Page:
The distribution of these infections and the threat family can include other threats, and it is possible that malware or trojans are already installed and running on the machine while Iq20 ransomware is affecting files on the computer. You need proper tools, and SpyHunter 5Combo Cleaner or Malwarebytes can help with the full system check.

Infections can be listed on the results after the full system check, so all indicated files and programs should be removed without hesitation. Rely on proper AV tools and powerful security tools that can help terminate all infections of various types. Double-check before any other methods or file recovery.

Recovery of the system

Once a computer is infected with malware, its system is changed to operate differently. For example, an infection can alter the Windows registry database, damage vital bootup and other sections, delete or corrupt DLL files, etc. Once a system file is damaged by malware, antivirus software is not capable of doing anything about it, leaving it just the way it is. Consequently, users might experience performance, stability, and usability issues, to the point where a full Windows reinstall is required.

Therefore, we highly recommend using a one-of-a-kind, patented technology of ReimageIntego repair. Not only can it fix virus damage after the infection, but it is also capable of removing malware that has already broken into the system thanks to several engines used by the program. Besides, the application is also capable of fixing various Windows-related issues that are not caused by malware infections, for example, Blue Screen errors, freezes, registry errors, damaged DLLs, etc.

  • Download the application by clicking on the link above
  • Click on the ReimageRepair.exe
    Reimage download
  • If User Account Control (UAC) shows up, select Yes
  • Press Install and wait till the program finishes the installation processReimage installation
  • The analysis of your machine will begin immediatelyReimage scan
  • Once complete, check the results – they will be listed in the Summary
  • You can now click on each of the issues and fix them manually
  • If you see many problems that you find difficult to fix, we recommend you purchase the license and fix them automatically.Reimage results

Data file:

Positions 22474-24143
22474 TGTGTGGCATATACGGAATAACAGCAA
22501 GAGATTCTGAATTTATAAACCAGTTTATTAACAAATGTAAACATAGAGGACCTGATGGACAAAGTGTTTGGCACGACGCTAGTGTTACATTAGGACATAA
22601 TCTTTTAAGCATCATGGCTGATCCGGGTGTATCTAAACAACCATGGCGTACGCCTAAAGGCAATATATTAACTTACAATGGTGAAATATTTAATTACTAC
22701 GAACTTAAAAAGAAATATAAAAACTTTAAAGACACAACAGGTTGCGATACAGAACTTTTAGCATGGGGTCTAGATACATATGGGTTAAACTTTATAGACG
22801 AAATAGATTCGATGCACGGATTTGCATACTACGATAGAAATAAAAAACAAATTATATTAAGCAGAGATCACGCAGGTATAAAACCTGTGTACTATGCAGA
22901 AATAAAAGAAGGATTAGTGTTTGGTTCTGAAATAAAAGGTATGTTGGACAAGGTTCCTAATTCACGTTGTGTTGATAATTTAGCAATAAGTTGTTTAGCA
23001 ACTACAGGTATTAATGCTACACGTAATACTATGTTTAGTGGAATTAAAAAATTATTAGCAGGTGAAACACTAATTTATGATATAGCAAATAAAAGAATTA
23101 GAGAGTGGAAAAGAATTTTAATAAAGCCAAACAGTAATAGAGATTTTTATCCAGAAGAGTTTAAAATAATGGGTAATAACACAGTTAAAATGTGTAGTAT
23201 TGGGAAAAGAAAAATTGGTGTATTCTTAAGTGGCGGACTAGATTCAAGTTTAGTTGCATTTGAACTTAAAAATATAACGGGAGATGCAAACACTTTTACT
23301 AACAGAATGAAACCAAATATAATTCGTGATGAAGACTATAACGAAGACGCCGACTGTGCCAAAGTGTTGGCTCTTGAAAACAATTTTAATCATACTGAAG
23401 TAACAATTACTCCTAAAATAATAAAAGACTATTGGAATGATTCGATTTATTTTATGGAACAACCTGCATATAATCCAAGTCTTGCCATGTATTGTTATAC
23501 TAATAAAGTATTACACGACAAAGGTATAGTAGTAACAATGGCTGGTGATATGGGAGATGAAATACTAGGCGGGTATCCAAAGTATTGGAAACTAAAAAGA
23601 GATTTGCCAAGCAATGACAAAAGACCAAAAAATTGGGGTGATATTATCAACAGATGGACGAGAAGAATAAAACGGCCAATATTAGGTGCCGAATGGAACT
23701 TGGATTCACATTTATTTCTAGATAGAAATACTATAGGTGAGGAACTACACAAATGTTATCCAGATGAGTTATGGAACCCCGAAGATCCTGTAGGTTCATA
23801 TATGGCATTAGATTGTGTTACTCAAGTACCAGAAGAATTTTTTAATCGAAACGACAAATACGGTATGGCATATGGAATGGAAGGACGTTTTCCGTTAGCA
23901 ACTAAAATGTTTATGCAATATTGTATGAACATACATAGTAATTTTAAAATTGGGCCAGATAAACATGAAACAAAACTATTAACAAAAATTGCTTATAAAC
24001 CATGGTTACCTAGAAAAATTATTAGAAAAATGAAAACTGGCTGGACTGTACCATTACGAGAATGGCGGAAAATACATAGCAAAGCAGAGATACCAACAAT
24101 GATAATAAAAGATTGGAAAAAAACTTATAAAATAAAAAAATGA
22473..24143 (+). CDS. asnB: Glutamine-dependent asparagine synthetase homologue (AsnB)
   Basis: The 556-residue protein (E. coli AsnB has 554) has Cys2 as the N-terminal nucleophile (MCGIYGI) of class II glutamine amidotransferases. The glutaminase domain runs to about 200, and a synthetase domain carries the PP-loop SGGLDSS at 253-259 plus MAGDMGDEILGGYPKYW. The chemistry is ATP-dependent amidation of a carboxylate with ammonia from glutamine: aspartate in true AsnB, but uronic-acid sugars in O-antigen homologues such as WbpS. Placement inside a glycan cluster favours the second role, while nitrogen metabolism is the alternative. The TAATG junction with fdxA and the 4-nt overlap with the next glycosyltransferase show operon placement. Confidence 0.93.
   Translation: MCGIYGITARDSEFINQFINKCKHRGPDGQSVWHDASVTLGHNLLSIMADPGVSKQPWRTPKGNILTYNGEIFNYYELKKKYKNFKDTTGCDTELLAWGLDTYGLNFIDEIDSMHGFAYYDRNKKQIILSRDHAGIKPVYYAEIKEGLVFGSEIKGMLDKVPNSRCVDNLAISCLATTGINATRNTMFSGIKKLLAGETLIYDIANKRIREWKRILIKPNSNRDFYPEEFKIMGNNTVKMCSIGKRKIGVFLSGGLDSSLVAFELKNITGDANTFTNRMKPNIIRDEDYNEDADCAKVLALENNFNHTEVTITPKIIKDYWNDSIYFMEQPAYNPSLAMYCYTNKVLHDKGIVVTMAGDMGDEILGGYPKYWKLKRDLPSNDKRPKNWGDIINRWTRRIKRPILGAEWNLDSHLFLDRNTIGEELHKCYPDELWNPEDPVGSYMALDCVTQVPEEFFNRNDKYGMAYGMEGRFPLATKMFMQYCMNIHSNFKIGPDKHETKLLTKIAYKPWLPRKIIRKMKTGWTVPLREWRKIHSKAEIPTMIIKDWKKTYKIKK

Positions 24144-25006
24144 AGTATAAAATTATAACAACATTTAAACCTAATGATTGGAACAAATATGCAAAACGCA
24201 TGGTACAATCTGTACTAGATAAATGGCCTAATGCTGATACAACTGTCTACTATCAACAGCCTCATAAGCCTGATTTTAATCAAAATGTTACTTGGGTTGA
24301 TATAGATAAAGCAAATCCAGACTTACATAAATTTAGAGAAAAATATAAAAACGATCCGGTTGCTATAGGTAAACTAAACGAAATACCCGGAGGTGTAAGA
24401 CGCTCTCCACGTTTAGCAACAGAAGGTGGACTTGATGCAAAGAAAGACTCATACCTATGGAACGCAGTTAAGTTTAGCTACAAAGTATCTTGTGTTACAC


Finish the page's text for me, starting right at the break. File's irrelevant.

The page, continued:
Iq20 ransomware virus is a threat that can be distributed using emails with malicious attachments, and those files with virus payload get dropped on the machine silently and easily. The file-locking threat can start on the encryption right away, so users do not notice the issue with the security of the system.

These infections can rely on fake installers too, and cracked software, so paying attention to such processes is very important. You cannot easily recover from the threat, so make sure to use proper backups or tools that are designed for data recovery. Do not forget to remove the Iq20 ransomware virus before doing anything with files, so the threat is no longer active.

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What to do if failed?
If you failed to fix virus damage using Reimage Intego, submit a question to our support team and provide as much details as possible.
Reimage Intego has a free limited scanner. Reimage Intego offers more through scan when you purchase its full version. When free scanner detects issues, you can fix them using free manual repairs or you can decide to purchase the full version in order to fix them automatically.
Alternative Software
Different software has a different purpose. If you didn’t succeed in fixing corrupted files with Reimage, try running SpyHunter 5.
Alternative Software
Different software has a different purpose. If you didn’t succeed in fixing corrupted files with Intego, try running Combo Cleaner.

Getting rid of Iq20 virus. Follow these steps

Restore Windows "hosts" file to its original state

Some ransomware might modify Windows hosts file in order to prevent users from accessing certain websites online. For example, Djvu ransomware variants add dozens of entries containing URLs of security-related websites, such as 2-spyware.com. Each of the entries means that users will not be able to access the listed web addresses and will receive an error instead.

Here's an example of “hosts” file entries that were injected by ransomware:

Hosts file

In order to restore your ability to access all websites without restrictions, you should either delete the file (Windows will automatically recreate it) or remove all the malware-created entries. If you have never touched the “hosts” file before, you should simply delete it by marking it and pressing Shift + Del on your keyboard. For that, navigate to the following location:

C:\\Windows\\System32\\drivers\\etc\\

Delete Windows "hosts" file

Restore files using data recovery software

Since many users do not prepare proper data backups prior to being attacked by ransomware, they might often lose access to their files permanently. Paying criminals is also very risky, as they might not fulfill the promises and never send back the required decryption tool.

While this might sound terrible, not all is lost – data recovery software might be able to help you in some situations (it highly depends on the encryption algorithm used, whether ransomware managed to complete the programmed tasks, etc.). Since there are thousands of different ransomware strains, it is immediately impossible to tell whether third-party software will work for you.